Surprisingly, iNOS is expressed in the fetal brainstem, not in response to any inflammatory insult. Several investigators have reported that iNOS is expressed in both glia and neurons in response to cytokine exposure or other proinflammatory conditions (2, 10, 16). Similarly, iNOS is expressed in the cerebellum in adult rats (17). The apparently constitutive expression of iNOS in the fetal brainstem suggests that nitric oxide is synthesized in a calcium-independent manner. The expression of iNOS suggests a possible link between glucocorticoids and baroreflex function in the fetus. Results of experiments by Wood and colleagues (25) and later by Wintour and colleagues (6, 21) demonstrated that physiological increases in fetal plasma cortisol increase fetal blood pressure. Fletcher and colleagues (8, 9) have demonstrated that exogenous glucocorticoids alter baroreflex and chemoreflex responsiveness in the fetal sheep. It is possible that glucocorticoid alters cardiovascular reflex control acutely in the fetal sheep by altering the level of expression of iNOS in the fetal brainstem. The influence of ontogenetic increases in fetal plasma cortisol is less clear. iNOS mRNA is decreased late in gestation when circulating cortisol concentrations are elevated, while iNOS protein is relatively constant.
The expression of eNOS is most common in vascular endothelial cells; however, previous studies in other laboratories have reported eNOS expression in both neurons and glia (1, 12). For example, eNOS is expressed in the cerebral cortex of rats in low levels (12, 29). The expression of the eNOS is upregulated in neurons within the penumbra after middle cerebral artery occlusion (12). eNOS is highly expressed in hippocampal pyramidal cells (5). There is substantial nonendothelial expression of eNOS in the suprachiasmatic nucleus, although the expression appears to be localized to astrocytes (1).
nNOS expression in the medulla has been reported by numerous laboratories and is widely regarded as the major nitric oxide-producing enzyme in medullary neurons (14). As such, nNOS expression is well characterized in the nucleus tractus solitarius, as well as other medullary regions important for baroreceptor and chemoreceptor reflex function (20). Massman and colleagues have reported the expression of nNOS in cerebral cortex, cerebellum, striatum, and hippocampus in fetal sheep, as well as the ontogenetic pattern of expression in these brain regions (15). Interestingly, they reported multiple transcripts for nNOS in these tissues, mostly corresponding to the alternatively spliced transcripts identified in tissues from adult animals of various species (28). Although the present study is the first to report the expression of nNOS in the medulla of the fetus, a potential drawback of the experimental design is the lack of information about the expression of splice variants. Nevertheless, there is limited information about splice variants of nNOS in the sheep, and it is possible that several splice variants are present in the fetal brainstem. A comprehensive investigation of all the potential splice variants in this tissue is beyond the scope of this study; however, the real-time PCR probe and primers were designed to anneal with a portion of the molecule that would be expected to appear in all of the reported variants. As a result, the ontogenetic pattern for nNOS expression in this study represents the theoretically total expression of nNOS.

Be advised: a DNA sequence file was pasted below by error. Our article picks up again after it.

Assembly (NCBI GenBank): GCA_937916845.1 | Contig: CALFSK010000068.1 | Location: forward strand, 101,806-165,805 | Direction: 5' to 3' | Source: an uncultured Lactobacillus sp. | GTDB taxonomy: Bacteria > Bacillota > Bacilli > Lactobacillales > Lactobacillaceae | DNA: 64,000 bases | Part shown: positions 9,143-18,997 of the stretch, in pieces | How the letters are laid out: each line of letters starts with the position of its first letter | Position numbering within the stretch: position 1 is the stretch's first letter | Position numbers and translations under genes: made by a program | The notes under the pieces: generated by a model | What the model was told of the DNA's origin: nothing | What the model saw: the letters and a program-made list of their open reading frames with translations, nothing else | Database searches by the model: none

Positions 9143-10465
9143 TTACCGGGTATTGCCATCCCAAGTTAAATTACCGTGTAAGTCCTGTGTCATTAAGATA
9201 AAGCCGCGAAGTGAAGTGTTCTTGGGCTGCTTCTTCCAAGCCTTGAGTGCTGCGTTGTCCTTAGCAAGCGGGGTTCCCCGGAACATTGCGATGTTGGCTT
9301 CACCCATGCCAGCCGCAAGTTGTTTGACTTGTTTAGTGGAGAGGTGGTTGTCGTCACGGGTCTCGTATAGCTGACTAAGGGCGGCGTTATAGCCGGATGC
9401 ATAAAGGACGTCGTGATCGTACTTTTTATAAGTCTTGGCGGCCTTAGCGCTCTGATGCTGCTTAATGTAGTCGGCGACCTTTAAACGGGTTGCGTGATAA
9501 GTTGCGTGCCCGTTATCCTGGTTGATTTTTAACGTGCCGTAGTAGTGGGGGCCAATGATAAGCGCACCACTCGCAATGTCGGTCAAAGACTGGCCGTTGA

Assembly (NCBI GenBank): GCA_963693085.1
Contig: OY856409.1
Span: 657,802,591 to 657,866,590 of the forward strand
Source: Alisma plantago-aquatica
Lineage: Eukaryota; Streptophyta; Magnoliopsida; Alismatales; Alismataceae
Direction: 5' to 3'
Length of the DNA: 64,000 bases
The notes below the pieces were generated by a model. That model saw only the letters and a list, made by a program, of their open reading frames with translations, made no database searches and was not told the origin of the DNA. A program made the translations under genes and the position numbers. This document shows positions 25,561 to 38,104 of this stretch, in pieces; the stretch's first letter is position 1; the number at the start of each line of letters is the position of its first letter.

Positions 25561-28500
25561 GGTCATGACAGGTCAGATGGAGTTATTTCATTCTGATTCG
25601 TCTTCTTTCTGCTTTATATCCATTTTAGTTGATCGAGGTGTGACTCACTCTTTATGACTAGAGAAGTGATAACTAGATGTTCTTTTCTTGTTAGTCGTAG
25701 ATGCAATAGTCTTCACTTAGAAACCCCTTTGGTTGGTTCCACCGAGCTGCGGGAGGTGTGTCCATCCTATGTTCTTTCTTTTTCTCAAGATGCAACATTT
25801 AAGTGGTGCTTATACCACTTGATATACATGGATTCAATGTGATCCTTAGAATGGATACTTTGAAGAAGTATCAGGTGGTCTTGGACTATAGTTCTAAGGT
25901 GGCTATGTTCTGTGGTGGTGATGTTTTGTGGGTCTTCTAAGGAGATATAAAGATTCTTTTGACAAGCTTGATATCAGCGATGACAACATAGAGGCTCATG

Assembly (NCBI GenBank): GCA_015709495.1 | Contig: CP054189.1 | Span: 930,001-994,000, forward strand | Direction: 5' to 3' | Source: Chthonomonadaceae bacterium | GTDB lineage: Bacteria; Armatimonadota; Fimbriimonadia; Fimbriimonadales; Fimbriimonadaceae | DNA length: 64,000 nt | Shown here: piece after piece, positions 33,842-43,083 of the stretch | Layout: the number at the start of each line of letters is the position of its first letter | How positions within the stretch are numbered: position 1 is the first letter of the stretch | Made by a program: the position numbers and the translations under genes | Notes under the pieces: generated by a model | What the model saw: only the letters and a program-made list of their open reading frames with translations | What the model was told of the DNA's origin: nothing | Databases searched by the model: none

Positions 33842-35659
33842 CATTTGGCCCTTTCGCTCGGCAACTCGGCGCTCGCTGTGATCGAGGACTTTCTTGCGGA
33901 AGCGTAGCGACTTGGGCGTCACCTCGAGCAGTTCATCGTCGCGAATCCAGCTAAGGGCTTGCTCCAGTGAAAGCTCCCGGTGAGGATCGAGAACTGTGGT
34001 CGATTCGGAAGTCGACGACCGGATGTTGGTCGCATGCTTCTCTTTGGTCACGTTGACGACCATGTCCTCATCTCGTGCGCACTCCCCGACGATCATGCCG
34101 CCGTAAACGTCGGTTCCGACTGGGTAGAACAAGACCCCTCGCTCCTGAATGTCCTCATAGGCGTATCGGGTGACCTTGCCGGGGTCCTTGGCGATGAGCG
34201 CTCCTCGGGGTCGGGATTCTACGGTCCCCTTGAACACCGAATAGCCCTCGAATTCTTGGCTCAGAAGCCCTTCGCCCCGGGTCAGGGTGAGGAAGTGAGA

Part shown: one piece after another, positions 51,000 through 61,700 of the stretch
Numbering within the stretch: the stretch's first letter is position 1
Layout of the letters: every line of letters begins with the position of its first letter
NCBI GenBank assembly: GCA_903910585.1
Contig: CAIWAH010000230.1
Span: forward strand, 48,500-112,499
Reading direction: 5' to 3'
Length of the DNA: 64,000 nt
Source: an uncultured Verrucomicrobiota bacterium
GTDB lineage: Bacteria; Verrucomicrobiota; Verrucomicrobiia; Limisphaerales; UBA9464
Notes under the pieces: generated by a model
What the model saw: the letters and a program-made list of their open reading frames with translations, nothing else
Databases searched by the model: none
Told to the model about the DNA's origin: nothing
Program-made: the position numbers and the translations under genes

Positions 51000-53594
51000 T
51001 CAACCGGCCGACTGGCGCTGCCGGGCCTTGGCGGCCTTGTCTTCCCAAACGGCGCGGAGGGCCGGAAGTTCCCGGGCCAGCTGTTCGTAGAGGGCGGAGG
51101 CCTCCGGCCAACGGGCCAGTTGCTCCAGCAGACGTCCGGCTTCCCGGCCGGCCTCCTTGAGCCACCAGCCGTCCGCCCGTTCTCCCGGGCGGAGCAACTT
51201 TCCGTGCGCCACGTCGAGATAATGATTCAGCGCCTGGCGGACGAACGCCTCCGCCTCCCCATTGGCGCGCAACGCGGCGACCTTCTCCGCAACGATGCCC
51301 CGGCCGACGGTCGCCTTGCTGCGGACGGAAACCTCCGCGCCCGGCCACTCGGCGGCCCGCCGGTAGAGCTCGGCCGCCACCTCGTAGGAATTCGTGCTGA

For all three forms of NOS, we observed development-related decreases in the abundance at either the mRNA (iNOS), protein (eNOS), or mRNA and protein (nNOS) levels. We cannot fully explain the differences between the mRNA and protein for eNOS or iNOS. We suspect that there is a true decrease in abundance of both mRNA and protein for eNOS and that our failure to demonstrate statistical significance at the protein level might have been the result of a type II statistical error (30). For iNOS, there was a statistically significant decrease in mRNA abundance but no trend for decrease at the protein level. It is possible that this difference might have been caused by differential regulation of iNOS expression in neurons in other brain regions that contribute to brainstem iNOS immunoreactivity via axoplasmic transport. On the other hand, we cannot rule out a type II statistical error in the iNOS Western blot experiments.
We conclude that there is an ontogenetic decrease in the expression of nNOS, iNOS, and eNOS in the brainstem of the ovine fetus throughout the latter half of gestation. Furthermore, we conclude that all three forms of NOS were found in neurons. We speculate that the decreased abundance of one or more of these enzymes is related to the increased baroreflex and chemoreflex responsiveness in late gestation.
This work was supported by National Institutes of Health grants HD-42135 (C. E. Wood) and DK-62080 (M. Keller-Wood). The authors thank Xiaoyang Fang for running real-time PCR analyses for the NOS isoforms in this study.